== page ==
Clark, H.O., Jr., H.S. Shellhammer, and S.D. Gaimari. 2006. Ectoparasites found on salt marsh harvest mice in the northern salt marshes of Grizzly Bay, California. California Fish and Game 92:52-54
Clark, H.O., Jr., H.S. Shellhammer, and S.D. Gaimari. 2006. Ectoparasites found on salt marsh harvest mice in the northern salt marshes of Grizzly Bay, California. California Fish and Game 92:52-54.
Shared by: lordorman
52 CALIFORNIA FISH AND GAME 2006 California Fish and Game 92(1):52-54 ECTOPARASITES FOUND ON SALT MARSH HARVEST MICE IN THE NORTHERN SALT MARSHES OF GRIZZLY BAY, CALIFORNIA HOWARD O. CLARK, JR. H. T. Harvey & Associates 423 West Fallbrook Avenue, Suite 202 Fresno, CA 93711-6138 firstname.lastname@example.org HOWARD S. SHELLHAMMER H. T. Harvey & Associates 3150 Almaden Expressway, Suite 145 San Jose, CA 95118-1217 STEPHEN D. GAIMARI California State Collection of Arthropods Plant Pest Diagnostics Branch California Department of Food and Agriculture 3294 Meadowview Road Sacramento, CA 95832-1448 The salt marsh harvest mouse, Reithrodontomys raviventris Dixon (Rodentia: Muridae), is listed as an endangered species by both the federal government and the State of California. There are two subspecies - R. r. halicoetes in the northern marshes of San Pablo, Grizzly, and Suisun bays, and R. r. raviventris in the southern arm of San Francisco Bay (Shellhammer 1982). The salt marsh harvest mouse is a keystone species in tidal and brackish marsh habitats; their populations thrive best in complete, healthy marsh ecosystems and decrease in numbers or experience extirpation in human-altered marshes. Salt marsh harvest mouse populations are negatively affected by the elimination of high marsh and upland habitats that provide refugia during high tides (Shellhammer 1989). Little is known about ectoparasites on the salt marsh harvest mouse and no flea records are known, although numerous fleas have been recorded from other species of Reithrodontomys, particularly R. megalotis (e.g., Ford et al. 20041). To address this question, fleas were opportunistically collected from individuals during several trapping sessions in the northern tidal region of Grizzly Bay, Solano County, California (38.16°N, 122.08°W), conducted in July 2004 by the California Department of Fish and Game to monitor mouse populations in salt marsh harvest mouse reserves in the Suisun Marsh. Mammals were trapped using small (7.6 x 7.6 x 22.8 cm) folding and non-folding Sherman traps (Tallahassee, Florida) set in standard grid formation with 10-m centers. 1 Ford, P. L., R. A. Fagerlund, D. W. Duszynski, and P. J. Polechla. 2004. Fleas and lice of mammals in New Mexico. United States Department of Agriculture, Forest Service. Rocky Mountain Research Station. General Technical Report RMRS-GTR-123, 58 pp. 52 NOTES 53 Traps were placed above the highest high tide line. Harvest mice were identified to species using the identification method described by Fisler (1965) and Shellhammer (1984). Harvest mice were inspected for fleas, which were removed by hand or forceps and stored in screw-thread vials (17 x 60 mm) filled with 70% ethyl alcohol. Flea specimens were identified as Orchopeas leucopus (Baker) (Ceratophyllidae: Ceratophyllinae) at the Plant Pest Diagnostics Laboratory, California Department of Food and Agriculture, Sacramento, California. Voucher specimens (1 male, 1 female) are slide mounted together in Canada balsam, and are housed in the California State Collection of Arthropods, with the following labels: left, “Orchopeas / leucopus / (Baker, 1904) / det. S.D. Gaimari, 2005 / Vouchers: Clark et al. 2005”; and right, “Reithrodontomys raviventris / California: Solano Co. / Grizzly Bay (N tidal region) / 38.16°N, 122.08°W / VII-2004, H. Clark coll. / CDFA PDR# 1333288.” The genus Orchopeas has been previously reported from species of Reithrodontomys, but not R. raviventris. Species of Orchopeas seem to be most closely associated with woodrats of the genus Neotoma (Cricetidae), but many other hosts, including Muridae, as well as species of Sciuridae and Heteromyidae, are known. Orchopeas leucopus is widespread throughout the United States, and is known from all four of these families. In reviewing the literature, Lewis (2000) found references for 76 host species, although the vast majority consisted of only a few species in the genera Onychomys, Neotoma, Peromyscus, and Reithrodontomys. The salt marsh harvest mouse has become endangered primarily from destruction and modification of its habitat (Shellhammer 1982, 1989). However, further threats to this species may include parasitic loads present within isolated populations. Threats are twofold. First, the very presence of fleas and other ectoparasites on the salt marsh harvest mouse may compromise their ability to survive due to the nature of parasites, i.e., consuming energy resources from the host, at the disadvantage of the host. Second, ectoparasites, such as fleas, are potential carriers of disease, which may kill the host vertebrate and spread to other populations. This is of particular concern because species of this genus of flea, Orchopeas, have been implicated in transmission of epidemic typhus (Sonenshine et al. 1978), and plague (Gage et al. 2000, Davis et al. 2002), including at least one case involving this very species, O. leucopus (Holdenried and Morlan 1955). More studies are necessary to determine the effects of parasites and ectoparasite-borne diseases on populations of the endangered salt marsh harvest mouse regarding survivability, physiology, reproduction, and the relationships between flea abundance and host density (Krasnov et al. 2002). ACKNOWLEDGMENTS The authors thank L. Barthman-Thompson (California Department of Fish and Game) for assisting in the field. Funding, trapping, handling permits, and resources were provided by the United States Fish and Wildlife Service and the California Department of Fish and Game. Two anonymous referees and V. C. Bleich reviewed the manuscript. We also thank N. Smith, G. Basso, J. S. Yaeger, D. Johnston, P. R. Crosbie, and F. Schreiber for their assistance. 54 CALIFORNIA FISH AND GAME LITERATURE CITED Davis, R. M., R. T. Smith, M. B. Madon, and E. Sitko-Cleugh. 2002. Flea, rodent, and plague ecology at Chuchupate Campground, Ventura County, California. Journal of Vector Ecology 27:197-127. Fisler, G. F. 1965. Adaptations and speciation in harvest mice of the marshes of the San Francisco Bay. University of California Publications in Zoology 77:1-108. Gage, K. L., D. T. Dennis, K. A. Orloski, P. Ettestad, T. L. Brown, P. J. Reynolds, W. J. Pape, C. L. Fritz, L. G. Carter, and J. D. Stein. 2000. Cases of cat-associated human plague in the western US, 1977-1998. Clinical Infectious Diseases 30:893-900. Holdenried, R., and H. B. Morlan. 1955. Plague-infected fleas from northern New Mexico wild rodents. Journal of Infectious Diseases 96:133-137. Krasnov, B., I. Khokhlova, and G. Shenbrot. 2002. The effect of host density on ectoparasite distribution: an example of a rodent parasitized by fleas. Ecology 83:164-175. Lewis, R. E. 2000. A taxonomic review of the North American genus Orchopeas Jordan, 1933 (Siphonaptera: Ceratophyllidae: Ceratophyllinae). Journal of Vector Ecology 25:164-189. Shellhammer, H. 1982. Reithrodontomys raviventris. Mammalian Species 169:1-3. Shellhammer, H. S. 1984. Identification of salt marsh harvest mice, Reithrodontomys raviventris, in the field and with cranial characteristics. California Fish and Game 70:113-120. Shellhammer, H. S. 1989. Salt marsh harvest mice, urban development, and rising sea levels. Conservation Biology 3:59-65. Sonenshine, D. E., F. M. Bozeman, M. S. Williams, S. A. Masiello, D. P. Chadwick, N. I. Stocks, D. M. Lauer, and B. L. Elisberg. 1978. Epizootiology of epidemic typhus (Rickettsia prowazekii) in flying squirrels. American Journal of Tropical Medicine and Hygiene 27:339349. Received: 15 March 2005 Accepted: 28 July 2005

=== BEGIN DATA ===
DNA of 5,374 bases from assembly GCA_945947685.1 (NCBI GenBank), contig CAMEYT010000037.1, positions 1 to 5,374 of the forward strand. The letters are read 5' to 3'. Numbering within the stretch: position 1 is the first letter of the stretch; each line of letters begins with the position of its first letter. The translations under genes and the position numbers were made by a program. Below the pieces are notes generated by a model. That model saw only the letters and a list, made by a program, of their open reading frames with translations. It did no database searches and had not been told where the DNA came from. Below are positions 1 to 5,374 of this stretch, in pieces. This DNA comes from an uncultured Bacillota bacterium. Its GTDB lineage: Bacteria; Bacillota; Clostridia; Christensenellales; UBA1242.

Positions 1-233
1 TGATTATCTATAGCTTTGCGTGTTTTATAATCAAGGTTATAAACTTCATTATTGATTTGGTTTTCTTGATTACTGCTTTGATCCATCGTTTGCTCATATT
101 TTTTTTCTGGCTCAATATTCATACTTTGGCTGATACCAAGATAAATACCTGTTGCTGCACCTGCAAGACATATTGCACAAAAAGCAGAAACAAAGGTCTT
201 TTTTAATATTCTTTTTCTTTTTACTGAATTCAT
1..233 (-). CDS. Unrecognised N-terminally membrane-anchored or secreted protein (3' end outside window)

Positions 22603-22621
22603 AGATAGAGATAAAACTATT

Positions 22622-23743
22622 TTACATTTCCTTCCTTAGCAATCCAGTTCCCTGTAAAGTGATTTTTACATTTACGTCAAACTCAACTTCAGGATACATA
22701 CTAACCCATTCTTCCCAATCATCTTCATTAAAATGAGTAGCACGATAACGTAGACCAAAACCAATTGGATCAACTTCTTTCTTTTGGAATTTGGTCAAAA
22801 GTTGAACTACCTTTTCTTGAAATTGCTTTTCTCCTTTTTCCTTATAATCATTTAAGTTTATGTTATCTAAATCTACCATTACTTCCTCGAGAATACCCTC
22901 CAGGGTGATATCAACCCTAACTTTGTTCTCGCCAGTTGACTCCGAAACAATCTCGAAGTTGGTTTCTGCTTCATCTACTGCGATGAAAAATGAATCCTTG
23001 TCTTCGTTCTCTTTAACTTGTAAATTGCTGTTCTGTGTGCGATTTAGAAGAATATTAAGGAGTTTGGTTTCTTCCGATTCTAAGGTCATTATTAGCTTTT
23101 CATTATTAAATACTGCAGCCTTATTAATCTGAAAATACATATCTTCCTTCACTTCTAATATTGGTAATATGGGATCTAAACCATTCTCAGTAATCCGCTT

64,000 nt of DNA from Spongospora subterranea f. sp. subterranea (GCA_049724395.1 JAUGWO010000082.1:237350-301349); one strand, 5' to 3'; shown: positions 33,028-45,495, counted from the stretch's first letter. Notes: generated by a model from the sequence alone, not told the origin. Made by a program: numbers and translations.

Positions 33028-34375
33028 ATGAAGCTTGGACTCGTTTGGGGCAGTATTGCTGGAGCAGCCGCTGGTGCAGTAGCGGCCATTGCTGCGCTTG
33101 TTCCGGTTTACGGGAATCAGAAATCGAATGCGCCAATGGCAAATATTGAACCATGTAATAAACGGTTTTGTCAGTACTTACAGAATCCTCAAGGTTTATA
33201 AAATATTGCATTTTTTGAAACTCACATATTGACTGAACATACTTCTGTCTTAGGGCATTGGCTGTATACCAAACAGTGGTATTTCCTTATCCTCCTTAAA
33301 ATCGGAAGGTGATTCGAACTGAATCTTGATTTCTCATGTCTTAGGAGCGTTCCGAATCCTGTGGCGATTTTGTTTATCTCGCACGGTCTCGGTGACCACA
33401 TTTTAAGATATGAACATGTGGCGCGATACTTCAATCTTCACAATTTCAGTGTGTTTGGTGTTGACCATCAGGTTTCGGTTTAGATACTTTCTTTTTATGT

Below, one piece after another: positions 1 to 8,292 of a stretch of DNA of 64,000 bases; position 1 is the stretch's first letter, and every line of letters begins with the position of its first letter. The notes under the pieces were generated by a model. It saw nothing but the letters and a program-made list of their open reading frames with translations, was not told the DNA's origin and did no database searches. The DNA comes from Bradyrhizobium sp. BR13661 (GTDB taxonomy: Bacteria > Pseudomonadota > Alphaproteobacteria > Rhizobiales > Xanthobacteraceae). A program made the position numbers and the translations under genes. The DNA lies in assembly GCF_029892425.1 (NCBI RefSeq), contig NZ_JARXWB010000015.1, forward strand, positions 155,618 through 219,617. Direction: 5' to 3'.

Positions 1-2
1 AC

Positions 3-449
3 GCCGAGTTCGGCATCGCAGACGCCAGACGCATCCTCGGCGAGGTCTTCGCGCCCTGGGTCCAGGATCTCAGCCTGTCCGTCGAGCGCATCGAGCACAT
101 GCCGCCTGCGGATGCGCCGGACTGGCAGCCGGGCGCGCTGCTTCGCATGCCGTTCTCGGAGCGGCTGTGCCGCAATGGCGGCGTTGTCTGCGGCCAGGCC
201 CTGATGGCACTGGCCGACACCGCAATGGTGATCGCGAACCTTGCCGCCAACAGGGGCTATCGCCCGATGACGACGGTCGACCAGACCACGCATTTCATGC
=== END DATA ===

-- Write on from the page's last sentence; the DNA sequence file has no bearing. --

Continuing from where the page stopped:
Shared by: Howard Clark
I am a certified wildlife biologist with 16 years of professional wildlife and research experience. My work as a researcher has focused on the fauna and ecosystems of Northern, Central, and Southern California, and the Mojave Dese (More...)rt provinces and includes extensive baseline mammalian inventories, conduct surveys focused on rare animals, habitat assessment, land retirement and restoration, radio telemetry, and long-term ecological studies on several endangered species. I have conducted studies for a variety of private and public agency projects, including surveys for endangered species along canals, range-wide presence/absence surveys, and scent dog detection work for endangered foxes.